How to avoid online travel scams this Easter

With the upcoming Easter Holidays in sight, many travellers may be desperate to secure a holiday experience as soon as possible. With that comes the risk of fraudsters who target last-minute travel and accommodation bookers.

Sahil Mungar, FNB Digital Banking highlights that travellers who haven’t finalised their travel plans are more likely to not only pay a premium, but could also fall victim to some online scams. It is easier to miss the warning signs of possible scams and fall victim of fraud when pressured to secure your holiday travel and accommodation,

“Fraudsters exploit potential holidaymakers by falsely advertising holiday accommodation or timeshares on the internet and social media. Consumers are then deceived to pay upfront in order to secure their bookings. This further gives scammers an opportunity to request ID copies and bank details of their victims, which are then used for identity theft,” explains Mungar.

Along with being extra cautious then making bookings online, here are a few tips from Mungar to minimise your risk:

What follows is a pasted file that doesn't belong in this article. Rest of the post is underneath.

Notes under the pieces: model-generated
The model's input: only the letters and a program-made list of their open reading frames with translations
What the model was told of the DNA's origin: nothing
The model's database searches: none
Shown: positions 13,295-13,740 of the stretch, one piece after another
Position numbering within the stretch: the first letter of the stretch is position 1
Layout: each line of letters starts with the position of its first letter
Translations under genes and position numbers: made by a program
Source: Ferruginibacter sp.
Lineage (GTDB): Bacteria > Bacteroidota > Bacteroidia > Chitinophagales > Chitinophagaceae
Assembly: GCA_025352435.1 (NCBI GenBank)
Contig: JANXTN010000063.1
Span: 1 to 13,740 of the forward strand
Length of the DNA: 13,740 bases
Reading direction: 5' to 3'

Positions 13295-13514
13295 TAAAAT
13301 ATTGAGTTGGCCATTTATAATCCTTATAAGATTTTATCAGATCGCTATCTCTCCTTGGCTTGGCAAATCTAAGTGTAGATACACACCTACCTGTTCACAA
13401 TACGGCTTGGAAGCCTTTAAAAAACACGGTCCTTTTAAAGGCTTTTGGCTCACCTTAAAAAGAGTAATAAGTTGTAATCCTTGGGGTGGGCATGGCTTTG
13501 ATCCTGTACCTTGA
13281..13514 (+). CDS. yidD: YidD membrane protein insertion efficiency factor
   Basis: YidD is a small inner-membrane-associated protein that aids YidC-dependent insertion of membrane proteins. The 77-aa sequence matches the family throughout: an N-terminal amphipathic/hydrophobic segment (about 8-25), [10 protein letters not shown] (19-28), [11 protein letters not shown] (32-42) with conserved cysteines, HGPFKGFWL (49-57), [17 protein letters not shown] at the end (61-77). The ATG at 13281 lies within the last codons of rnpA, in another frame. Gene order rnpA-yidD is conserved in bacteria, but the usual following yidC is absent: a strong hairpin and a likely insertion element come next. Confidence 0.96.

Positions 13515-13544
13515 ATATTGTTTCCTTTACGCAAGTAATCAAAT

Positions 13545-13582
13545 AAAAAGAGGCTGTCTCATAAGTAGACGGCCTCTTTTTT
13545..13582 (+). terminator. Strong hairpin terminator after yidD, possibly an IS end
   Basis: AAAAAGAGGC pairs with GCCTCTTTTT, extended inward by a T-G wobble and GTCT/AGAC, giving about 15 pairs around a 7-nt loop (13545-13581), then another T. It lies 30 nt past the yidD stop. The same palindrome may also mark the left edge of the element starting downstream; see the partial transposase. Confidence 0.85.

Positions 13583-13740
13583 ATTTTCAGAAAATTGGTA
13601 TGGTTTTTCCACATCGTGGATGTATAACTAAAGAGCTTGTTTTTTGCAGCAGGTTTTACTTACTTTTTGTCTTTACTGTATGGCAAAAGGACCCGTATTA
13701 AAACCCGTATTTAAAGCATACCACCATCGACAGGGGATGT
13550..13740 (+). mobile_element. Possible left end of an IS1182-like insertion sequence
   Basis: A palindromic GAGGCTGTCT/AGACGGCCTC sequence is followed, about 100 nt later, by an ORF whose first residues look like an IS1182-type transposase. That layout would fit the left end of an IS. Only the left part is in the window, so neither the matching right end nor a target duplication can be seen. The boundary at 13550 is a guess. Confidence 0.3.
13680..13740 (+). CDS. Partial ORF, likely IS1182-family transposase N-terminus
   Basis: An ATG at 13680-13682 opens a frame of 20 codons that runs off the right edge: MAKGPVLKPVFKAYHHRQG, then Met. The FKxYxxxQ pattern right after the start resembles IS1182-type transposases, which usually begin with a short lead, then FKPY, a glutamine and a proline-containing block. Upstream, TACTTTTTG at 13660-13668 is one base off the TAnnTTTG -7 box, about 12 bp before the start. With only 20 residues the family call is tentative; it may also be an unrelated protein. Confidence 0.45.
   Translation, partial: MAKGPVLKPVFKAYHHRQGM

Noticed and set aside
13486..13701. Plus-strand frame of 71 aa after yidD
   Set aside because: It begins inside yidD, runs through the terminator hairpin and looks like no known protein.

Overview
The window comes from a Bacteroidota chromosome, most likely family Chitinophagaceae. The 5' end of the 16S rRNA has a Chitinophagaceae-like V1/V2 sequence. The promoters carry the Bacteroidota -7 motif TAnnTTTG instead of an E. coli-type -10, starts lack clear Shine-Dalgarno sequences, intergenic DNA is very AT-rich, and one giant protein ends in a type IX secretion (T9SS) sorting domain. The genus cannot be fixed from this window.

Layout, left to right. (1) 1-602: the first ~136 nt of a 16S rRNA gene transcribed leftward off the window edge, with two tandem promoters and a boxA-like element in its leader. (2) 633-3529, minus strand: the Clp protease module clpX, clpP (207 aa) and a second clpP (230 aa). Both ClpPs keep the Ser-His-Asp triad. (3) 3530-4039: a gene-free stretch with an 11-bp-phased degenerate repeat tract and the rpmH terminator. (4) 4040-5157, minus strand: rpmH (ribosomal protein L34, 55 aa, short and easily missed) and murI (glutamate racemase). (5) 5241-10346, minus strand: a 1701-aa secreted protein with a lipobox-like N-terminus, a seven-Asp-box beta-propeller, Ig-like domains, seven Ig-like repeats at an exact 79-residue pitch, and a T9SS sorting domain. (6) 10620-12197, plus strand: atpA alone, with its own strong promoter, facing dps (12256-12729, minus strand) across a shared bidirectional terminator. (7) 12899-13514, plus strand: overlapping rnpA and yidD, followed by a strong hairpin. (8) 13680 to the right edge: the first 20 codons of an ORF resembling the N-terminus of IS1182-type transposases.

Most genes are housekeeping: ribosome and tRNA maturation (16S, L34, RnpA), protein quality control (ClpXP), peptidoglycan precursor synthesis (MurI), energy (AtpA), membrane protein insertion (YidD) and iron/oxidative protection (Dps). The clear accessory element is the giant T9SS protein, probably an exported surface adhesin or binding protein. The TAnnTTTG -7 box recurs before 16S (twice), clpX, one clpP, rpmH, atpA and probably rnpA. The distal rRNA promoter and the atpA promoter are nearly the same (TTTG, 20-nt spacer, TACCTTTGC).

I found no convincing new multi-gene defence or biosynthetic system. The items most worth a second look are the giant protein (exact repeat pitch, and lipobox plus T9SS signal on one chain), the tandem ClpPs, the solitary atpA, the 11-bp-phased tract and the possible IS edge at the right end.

• Ensure you book your accommodation at least three months prior to your travel date so as to avoid disappointments, qualify for discounts and conduct the necessary background and security checks.
  • If you’re worried about a property or suspect that the photographs are fake, simply use search engines like Google to look up the property yourself.  Look for reviews from other travelers and Google Maps to ensure that the place exists.
  • Use travel booking and review sites such as tripadvisor.com or booking.com to check reviews and to book accommodation securely.
  • Call directly to publically advertised phone numbers to confirm the booking availability. Even if you get called, rather hang up and call back on the official number.
  • Rather pay online on the accommodation’s actual website or in person at the venue rather than depositing or transferring money to an individual’s bank account or sending your personal details to their private email address.
  • Take note of the warning signs such as bad grammar in emails, foreign phone numbers, or if the owner or property manager are delayed in responding to emails, or don’t respond at all
  • Ask family or friends that may reside close the supposed accommodation to check it is indeed legitimate.

“To avoid scams, consider checking out properties from reputable travel websites and agents in advance and never respond to online and social media adverts without verifying that the sources are legitimate,” concludes Mungar.

-FNB

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